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Strokes don't stop because of coronavirus

Stroke survivor Debbie and son Finlay urge people to call 999 FAST in the event of a stroke

One stroke survivor is appealing for people to act FAST and call 999 if they think they're having a stroke.

Debbie, 44 from Comrie, has joined forces with us to remind people that stroke is a medical emergency and that people still need to seek medical attention if they think they’re having a stroke.

The call comes following interim Chief Medical Officer, Dr Gregor Smith’s statement that some hospital wards are “eerily quiet” amid the coronavirus outbreak.

We are concerned that people are putting off going to hospital because of the virus and don’t want to be a burden on the NHS.

Act FAST and save a life

Strokes can happen any time and anywhere. By the end of today, 25 people across Scotland will have suffered a stroke. The same will happen tomorrow.

Coronavirus is at the forefront of our minds right now, but it's important not to forget that these life-changing events will continue to happen every single day.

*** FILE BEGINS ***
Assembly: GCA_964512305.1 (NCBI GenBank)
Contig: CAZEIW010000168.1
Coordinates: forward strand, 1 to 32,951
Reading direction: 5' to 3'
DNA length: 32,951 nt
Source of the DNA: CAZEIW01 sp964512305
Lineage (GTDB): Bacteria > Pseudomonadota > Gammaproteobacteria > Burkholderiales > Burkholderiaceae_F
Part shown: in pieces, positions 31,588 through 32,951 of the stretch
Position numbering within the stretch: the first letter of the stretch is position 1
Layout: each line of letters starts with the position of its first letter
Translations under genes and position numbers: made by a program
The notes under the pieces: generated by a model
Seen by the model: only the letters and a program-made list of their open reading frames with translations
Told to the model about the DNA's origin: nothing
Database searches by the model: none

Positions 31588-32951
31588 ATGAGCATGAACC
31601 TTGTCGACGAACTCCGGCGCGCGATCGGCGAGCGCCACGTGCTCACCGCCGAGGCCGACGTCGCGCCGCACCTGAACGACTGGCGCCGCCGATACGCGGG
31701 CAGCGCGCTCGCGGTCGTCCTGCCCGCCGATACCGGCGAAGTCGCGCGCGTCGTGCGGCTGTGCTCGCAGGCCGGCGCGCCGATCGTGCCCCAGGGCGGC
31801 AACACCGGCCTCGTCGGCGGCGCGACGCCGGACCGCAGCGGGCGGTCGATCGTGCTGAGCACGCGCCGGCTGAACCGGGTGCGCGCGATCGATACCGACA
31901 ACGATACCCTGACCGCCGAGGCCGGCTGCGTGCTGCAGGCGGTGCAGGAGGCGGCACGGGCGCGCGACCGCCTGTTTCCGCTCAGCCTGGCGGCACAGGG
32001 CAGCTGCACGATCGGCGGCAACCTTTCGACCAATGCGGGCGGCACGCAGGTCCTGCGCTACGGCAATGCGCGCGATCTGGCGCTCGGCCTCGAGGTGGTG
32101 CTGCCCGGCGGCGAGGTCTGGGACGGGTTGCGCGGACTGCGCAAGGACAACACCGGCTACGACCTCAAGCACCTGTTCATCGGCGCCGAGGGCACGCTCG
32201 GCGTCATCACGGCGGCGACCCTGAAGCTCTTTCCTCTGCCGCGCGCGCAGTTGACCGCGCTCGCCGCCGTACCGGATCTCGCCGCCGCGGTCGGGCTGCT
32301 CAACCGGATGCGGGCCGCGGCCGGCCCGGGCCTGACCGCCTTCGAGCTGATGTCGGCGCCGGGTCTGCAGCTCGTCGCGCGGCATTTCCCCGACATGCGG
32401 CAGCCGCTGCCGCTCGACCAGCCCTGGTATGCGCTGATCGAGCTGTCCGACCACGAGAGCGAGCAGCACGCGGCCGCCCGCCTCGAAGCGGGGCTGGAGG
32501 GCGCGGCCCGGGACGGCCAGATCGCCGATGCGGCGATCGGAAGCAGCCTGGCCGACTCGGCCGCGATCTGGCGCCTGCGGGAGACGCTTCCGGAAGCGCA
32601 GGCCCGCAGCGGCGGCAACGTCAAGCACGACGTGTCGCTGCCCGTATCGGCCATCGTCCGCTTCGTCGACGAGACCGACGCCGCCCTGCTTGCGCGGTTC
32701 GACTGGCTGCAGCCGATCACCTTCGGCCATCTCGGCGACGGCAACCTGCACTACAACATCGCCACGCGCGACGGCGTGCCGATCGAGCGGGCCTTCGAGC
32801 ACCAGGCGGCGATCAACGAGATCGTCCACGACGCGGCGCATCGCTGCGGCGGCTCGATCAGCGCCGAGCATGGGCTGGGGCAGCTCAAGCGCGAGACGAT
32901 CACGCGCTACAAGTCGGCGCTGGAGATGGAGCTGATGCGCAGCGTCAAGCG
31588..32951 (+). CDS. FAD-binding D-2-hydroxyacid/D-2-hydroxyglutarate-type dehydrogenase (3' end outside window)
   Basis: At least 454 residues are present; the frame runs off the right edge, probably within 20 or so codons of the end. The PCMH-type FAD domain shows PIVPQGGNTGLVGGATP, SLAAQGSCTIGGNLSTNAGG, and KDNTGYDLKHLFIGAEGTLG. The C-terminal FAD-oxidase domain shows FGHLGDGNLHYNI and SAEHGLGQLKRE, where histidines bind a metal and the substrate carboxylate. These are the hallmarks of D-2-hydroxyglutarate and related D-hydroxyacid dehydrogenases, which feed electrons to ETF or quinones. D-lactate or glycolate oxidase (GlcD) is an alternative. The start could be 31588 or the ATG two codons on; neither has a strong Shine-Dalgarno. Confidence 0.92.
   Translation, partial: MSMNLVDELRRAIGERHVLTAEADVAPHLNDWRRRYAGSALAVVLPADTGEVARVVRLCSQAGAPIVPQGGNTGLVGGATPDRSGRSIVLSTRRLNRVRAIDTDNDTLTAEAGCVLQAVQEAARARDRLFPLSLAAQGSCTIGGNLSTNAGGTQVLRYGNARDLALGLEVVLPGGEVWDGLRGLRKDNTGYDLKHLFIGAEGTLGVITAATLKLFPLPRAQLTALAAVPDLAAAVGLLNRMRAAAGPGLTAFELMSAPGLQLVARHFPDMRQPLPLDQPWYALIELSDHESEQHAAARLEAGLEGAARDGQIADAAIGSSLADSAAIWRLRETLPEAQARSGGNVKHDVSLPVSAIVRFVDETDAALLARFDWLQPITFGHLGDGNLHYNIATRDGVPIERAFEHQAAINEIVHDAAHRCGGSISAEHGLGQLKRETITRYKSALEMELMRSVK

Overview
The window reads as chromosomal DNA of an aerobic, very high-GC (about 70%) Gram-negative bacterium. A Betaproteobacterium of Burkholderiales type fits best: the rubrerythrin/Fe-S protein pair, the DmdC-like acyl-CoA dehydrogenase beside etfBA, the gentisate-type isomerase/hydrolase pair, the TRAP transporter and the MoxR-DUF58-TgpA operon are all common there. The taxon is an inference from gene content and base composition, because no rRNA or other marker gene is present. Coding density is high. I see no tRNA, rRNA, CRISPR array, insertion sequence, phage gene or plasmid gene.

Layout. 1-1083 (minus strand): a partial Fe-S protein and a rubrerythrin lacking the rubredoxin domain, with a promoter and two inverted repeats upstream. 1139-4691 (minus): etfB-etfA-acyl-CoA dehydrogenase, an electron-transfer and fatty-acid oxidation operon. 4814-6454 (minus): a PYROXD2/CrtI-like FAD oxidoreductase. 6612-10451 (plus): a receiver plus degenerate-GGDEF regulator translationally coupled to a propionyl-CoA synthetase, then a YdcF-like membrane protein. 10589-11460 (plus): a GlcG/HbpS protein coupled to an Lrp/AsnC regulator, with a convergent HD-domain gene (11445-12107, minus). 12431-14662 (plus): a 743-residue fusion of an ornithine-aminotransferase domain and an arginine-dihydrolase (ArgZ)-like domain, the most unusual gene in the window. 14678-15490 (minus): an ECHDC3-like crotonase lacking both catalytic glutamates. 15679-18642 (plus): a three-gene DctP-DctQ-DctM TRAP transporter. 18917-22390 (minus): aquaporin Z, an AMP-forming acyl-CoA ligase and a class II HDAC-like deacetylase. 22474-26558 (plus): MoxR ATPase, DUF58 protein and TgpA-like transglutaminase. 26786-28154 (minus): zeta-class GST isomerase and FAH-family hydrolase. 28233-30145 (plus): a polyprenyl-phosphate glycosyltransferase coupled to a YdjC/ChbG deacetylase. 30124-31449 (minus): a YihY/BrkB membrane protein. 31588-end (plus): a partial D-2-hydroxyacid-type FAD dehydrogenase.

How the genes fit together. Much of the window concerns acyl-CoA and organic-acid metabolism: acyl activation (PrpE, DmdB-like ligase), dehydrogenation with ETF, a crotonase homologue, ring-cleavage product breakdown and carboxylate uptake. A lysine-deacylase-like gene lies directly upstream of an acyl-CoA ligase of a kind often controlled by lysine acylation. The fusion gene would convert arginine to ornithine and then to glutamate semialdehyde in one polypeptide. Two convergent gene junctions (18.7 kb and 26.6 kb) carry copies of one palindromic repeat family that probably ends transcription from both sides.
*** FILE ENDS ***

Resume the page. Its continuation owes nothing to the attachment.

Please don't delay calling for help if you think you, or someone you love, is having a stroke. Remember to act FAST and call 999 as soon as you experience any one of the symptoms.

FAST is a simple acronym to remind people of the key signs of stroke:

  • Face - Can they smile? Does one side droop?
  • Arm - Can they lift both arms? Is one weak?
  • Speech - Is their speech slurred or muddled?
  • Time - Time to call 999.

If you experience any one of these signs or symptoms, please call 999 immediately. Acting quickly and getting someone the help they need as soon as possible can significantly improve their recovery.

Stroke survivor Debbie knows the importance of acting FAST

When Debbie had her stroke, her life changed forever. But thanks to quick thinking by her family, she was able to get help right away - and has made an amazing recovery.

FAST - signs of a stroke

“If my husband hadn’t called 999 so quickly and I hadn’t gone to hospital straight away, I can’t bear to think about what position I would find myself in today," says Debbie.

“It’s been 4 years since I had my stroke and I can’t believe how far I’ve come. I’m just so thankful that my family were able to get me the help I so desperately needed.

“FAST has become really important to my family. My son, Finlay, got such a fright seeing me after my stroke that he decided spread the FAST message to local school children. Finlay feels that it’s especially important for children to learn the message so that that they know what to do if they find themselves alone with a parent or grandparent who might be experiencing a stroke.

“Hearing that people might not be seeking emergency help is terrifying, it’s more important now than ever to make sure people know to think FAST and call 999 if you think you’re having a stroke.”

For more information about stroke, including where to find help and how to manage your condition, please visit chss.org.uk/stroke-information-and-support